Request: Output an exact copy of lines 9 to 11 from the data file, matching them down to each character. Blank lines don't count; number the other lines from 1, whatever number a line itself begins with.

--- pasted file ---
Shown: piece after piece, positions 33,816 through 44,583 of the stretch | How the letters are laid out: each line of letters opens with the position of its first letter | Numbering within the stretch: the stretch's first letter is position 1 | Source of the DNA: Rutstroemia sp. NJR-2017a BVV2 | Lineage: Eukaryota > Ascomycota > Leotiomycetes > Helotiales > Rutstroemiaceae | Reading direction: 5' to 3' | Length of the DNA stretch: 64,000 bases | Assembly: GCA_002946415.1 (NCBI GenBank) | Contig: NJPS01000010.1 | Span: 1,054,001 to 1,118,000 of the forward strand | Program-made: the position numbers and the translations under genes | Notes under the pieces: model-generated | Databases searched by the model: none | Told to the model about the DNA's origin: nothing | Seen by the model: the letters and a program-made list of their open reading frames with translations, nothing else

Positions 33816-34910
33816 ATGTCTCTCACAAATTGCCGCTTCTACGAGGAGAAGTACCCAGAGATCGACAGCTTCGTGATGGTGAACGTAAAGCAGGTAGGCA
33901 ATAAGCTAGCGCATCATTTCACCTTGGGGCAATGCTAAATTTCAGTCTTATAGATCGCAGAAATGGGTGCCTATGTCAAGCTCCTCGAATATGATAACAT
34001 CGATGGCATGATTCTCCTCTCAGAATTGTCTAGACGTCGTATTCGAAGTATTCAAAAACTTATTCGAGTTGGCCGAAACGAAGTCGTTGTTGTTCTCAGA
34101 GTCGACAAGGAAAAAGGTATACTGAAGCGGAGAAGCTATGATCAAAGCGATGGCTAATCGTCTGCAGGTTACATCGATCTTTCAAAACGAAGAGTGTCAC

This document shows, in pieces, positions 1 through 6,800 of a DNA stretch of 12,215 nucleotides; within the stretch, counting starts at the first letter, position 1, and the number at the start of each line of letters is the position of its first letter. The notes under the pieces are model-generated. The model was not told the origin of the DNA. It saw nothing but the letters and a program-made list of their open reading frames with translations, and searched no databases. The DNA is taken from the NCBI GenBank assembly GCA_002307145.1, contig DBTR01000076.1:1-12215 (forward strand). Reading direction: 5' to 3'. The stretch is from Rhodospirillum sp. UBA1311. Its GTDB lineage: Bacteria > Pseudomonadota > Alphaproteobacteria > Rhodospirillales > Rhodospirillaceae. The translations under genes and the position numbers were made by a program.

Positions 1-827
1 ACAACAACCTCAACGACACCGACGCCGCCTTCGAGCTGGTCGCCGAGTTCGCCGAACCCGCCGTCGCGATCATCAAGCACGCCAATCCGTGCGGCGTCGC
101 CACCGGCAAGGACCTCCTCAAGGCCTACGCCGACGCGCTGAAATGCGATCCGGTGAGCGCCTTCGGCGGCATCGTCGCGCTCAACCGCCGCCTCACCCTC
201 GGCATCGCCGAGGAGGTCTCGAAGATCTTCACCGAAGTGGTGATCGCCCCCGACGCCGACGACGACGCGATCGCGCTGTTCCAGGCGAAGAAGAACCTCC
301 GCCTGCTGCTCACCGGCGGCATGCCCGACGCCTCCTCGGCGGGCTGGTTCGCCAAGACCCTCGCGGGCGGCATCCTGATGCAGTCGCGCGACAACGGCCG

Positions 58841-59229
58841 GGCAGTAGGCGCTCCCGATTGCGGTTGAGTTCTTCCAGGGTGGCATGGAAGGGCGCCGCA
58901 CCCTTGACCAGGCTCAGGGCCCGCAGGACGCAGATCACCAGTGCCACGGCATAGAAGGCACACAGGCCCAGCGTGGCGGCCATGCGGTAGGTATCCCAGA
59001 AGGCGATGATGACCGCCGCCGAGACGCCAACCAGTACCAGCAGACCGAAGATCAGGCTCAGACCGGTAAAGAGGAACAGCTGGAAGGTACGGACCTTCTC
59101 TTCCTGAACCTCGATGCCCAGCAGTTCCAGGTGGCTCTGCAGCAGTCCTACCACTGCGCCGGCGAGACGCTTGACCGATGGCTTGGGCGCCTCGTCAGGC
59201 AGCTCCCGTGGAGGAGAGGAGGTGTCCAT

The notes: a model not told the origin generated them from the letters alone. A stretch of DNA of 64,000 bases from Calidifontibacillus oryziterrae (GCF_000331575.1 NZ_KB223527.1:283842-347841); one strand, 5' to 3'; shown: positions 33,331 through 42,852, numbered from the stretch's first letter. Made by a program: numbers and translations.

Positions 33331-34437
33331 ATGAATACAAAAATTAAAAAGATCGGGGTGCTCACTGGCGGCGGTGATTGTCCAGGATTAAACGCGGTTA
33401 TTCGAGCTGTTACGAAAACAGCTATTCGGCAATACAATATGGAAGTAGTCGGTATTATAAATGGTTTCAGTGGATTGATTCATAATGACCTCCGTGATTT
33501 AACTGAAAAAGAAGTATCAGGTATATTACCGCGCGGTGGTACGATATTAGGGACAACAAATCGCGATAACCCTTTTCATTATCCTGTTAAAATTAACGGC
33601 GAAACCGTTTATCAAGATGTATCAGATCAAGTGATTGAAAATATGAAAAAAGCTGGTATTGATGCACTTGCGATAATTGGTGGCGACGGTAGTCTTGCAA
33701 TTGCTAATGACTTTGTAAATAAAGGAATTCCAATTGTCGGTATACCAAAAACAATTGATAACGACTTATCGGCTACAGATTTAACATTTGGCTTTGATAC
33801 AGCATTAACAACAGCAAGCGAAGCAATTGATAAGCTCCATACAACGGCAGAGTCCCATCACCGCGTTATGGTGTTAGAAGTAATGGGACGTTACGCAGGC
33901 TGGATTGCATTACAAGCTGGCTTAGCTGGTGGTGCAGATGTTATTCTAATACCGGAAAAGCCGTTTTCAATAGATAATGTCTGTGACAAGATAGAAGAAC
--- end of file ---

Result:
1 ACAACAACCTCAACGACACCGACGCCGCCTTCGAGCTGGTCGCCGAGTTCGCCGAACCCGCCGTCGCGATCATCAAGCACGCCAATCCGTGCGGCGTCGC
101 CACCGGCAAGGACCTCCTCAAGGCCTACGCCGACGCGCTGAAATGCGATCCGGTGAGCGCCTTCGGCGGCATCGTCGCGCTCAACCGCCGCCTCACCCTC
201 GGCATCGCCGAGGAGGTCTCGAAGATCTTCACCGAAGTGGTGATCGCCCCCGACGCCGACGACGACGCGATCGCGCTGTTCCAGGCGAAGAAGAACCTCC